By Desmond Lachman, Resident Fellow, American Enterprise Institute
History is bound to judge harshly the European Central Bank’s recent decision to leave policy interest rates unchanged. For it did so despite the fact that European inflation is now running at less than half of the ECB’s 2 percent inflation target. The ECB also did so despite the fact that European unemployment remains at record high levels and that Europe remains in the grips of a crippling credit crunch that very much clouds its economic recovery prospects.
Among the more troubling developments in the European economy of late has been the precipitous decline in inflation. Excluding volatile items like food and energy, over the past year overall European inflation more than halved from 1.5 percent to 0.7 percent. This takes European inflation to its lowest level in the Euro’s 15 year history, which has to raise the specter that the overall European economy could succumb to deflation.
Equally troubling is the fact that the highly indebted countries in the European economic periphery, like Cyprus, Greece, Ireland, and Portugal, are now either experiencing outright deflation or else are on the cusp of deflation. For deflation will make it very difficult for these countries to dig themselves out from under their very large public and private sector debt burdens.
The deflation risk associated with European inflation falling into what economists generally call the danger zone has not escaped the notice of IMF Managing Director Christine Lagarde. She is now calling on the ECB to be more proactive in its policies to avoid that risk. However, Madame Lagarde’s concerns about a deflation threat are not shared by ECB President Mario Draghi. Indeed, he is stridently dismissive of any notion that Europe might experience anything like Japan’s experience with deflation over the past two decades.
Mr. Draghi’s relaxed attitude towards Europe’s deflation risk is all the more surprising considering the ECB’s own economic forecast. For the ECB itself is forecasting only the weakest of European economic recoveries over the next two years, which will keep European unemployment only marginally below 12 percent by end 2015. And one would think that high unemployment will continue to exert downward pressure on European wages and prices in the immediate future in much the same way as it did over the past year.
In allowing the ECB to fall behind the monetary policy curve by not reacting to Europe’s strong disinflation process, it would seem that Mr. Draghi has forgotten three basic monetary policy lessons that one would have thought that he must have learnt during his doctoral stint at the Massachusetts Institute of Technology. The first lesson, which was famously expounded by Milton Friedman, is that monetary policy operates with long and variable lags. The implication of this lesson is that it is very dangerous for a central bank to allow unemployment to get too high or inflation to get too low. Since, it generally takes a very long time for corrective monetary policy to work its magic.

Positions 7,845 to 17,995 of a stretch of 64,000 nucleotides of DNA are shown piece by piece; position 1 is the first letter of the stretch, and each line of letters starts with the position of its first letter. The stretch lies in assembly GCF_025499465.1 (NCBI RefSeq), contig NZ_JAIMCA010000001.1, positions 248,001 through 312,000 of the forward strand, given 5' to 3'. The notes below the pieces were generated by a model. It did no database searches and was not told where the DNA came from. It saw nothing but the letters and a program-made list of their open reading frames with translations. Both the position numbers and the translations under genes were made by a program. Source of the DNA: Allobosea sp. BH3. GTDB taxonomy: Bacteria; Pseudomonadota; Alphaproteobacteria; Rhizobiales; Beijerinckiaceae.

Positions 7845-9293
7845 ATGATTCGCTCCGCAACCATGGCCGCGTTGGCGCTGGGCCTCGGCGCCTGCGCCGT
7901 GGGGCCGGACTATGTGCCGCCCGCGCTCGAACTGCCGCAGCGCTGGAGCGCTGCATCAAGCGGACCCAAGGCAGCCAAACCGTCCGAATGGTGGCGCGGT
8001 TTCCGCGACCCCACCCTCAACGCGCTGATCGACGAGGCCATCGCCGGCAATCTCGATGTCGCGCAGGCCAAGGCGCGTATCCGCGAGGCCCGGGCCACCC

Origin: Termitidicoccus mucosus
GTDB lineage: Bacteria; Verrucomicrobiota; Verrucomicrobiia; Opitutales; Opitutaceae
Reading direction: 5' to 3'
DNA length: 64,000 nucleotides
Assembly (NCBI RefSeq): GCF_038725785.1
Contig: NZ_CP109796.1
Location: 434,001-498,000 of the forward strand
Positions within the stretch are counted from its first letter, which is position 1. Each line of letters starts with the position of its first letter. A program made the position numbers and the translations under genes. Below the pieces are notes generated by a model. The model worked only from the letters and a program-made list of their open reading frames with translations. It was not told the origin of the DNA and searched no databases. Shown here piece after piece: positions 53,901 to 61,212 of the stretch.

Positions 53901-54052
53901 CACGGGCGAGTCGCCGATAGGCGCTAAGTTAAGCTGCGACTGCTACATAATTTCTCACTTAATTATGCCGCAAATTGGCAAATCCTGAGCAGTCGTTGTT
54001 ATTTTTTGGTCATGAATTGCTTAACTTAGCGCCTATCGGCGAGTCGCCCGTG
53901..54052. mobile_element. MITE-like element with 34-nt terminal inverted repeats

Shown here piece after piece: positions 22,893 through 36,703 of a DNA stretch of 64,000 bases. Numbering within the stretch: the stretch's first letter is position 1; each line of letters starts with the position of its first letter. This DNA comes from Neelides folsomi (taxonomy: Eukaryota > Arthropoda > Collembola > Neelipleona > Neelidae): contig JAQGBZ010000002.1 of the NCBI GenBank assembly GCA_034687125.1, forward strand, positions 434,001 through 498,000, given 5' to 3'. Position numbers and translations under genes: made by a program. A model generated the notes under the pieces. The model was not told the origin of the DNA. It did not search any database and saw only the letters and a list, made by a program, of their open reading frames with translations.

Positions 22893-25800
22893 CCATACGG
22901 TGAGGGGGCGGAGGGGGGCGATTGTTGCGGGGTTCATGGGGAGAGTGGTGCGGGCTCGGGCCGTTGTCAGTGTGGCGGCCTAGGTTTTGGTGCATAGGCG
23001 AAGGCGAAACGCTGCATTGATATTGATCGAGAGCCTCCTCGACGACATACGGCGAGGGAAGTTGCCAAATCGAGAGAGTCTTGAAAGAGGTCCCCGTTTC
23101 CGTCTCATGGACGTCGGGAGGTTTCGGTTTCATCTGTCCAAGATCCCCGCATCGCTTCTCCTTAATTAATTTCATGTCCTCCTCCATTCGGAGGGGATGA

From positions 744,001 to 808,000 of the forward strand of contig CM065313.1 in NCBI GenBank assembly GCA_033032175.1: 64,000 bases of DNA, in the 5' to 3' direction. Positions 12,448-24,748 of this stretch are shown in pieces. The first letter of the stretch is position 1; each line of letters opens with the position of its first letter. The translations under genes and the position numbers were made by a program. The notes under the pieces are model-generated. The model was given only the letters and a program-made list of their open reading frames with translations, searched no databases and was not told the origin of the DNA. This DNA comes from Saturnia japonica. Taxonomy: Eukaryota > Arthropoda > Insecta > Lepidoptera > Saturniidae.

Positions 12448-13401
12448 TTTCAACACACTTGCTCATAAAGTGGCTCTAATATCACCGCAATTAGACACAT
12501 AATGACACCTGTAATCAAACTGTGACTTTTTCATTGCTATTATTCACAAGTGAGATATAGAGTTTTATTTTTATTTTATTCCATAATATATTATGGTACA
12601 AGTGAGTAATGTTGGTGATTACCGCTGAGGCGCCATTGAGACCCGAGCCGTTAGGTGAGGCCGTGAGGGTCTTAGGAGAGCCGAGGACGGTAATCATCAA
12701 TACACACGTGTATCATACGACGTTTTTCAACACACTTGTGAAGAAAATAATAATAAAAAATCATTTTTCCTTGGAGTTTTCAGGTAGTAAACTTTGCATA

The second lesson that Mr. Draghi seems to have forgotten is that large gaps in the labor and product markets are generally associated with decelerating price inflation. Had he remembered this lesson, he should not have been surprised when core European price inflation approximately halved over the past year in response to a rise in overall European unemployment to record levels and to the opening up of very large output gaps in countries like Italy and Spain. Had he remembered this lesson, he also would not have been quite as dismissive as he now seems to be about the risks of Japanese-style deflation taking hold in Europe.
The third monetary policy lesson that Mr. Draghi seems to have forgotten is that deflation has a very high cost especially when countries have very high public and private debt levels. For, as Irving Fisher taught us, deflation raises the real burden of any given debt level, which for highly indebted countries heightens the risk of a deflationary trap. One would have hoped that this lesson would not have been lost on Mr. Draghi, especially at a time when a number of countries in the European economic periphery have extraordinarily high public and private debt levels and at the very time when they are already either experiencing deflation or else are on the cusp of deflation.
To put the ECB’s recent decision to leave policy rates unchanged into perspective, it is well to consider how the US Federal Reserve might have reacted under similar circumstances. In September 2012, when the US was faced with a deflation risk, Ben Bernanke’s Federal Reserve responded by setting out on a third-round of quantitative easing that expanded the Fed’s balance sheet by around an additional US$1 trillion over the past year. By contrast, when faced with a similar deflation threat, Mario Draghi’s ECB frets over whether or not it should cut interest rates by a mere 25 basis points. And then the ECB decides to do nothing, which only heightens the likelihood that the ECB is now in the process of repeating the Bank of Japan’s past mistakes.
Desmond Lachman is a resident fellow at the American Enterprise Institute. He was formerly a Deputy Director in the International Monetary Fund’s Policy Development and Review Department and the chief emerging market economic strategist at Salomon Smith Barney.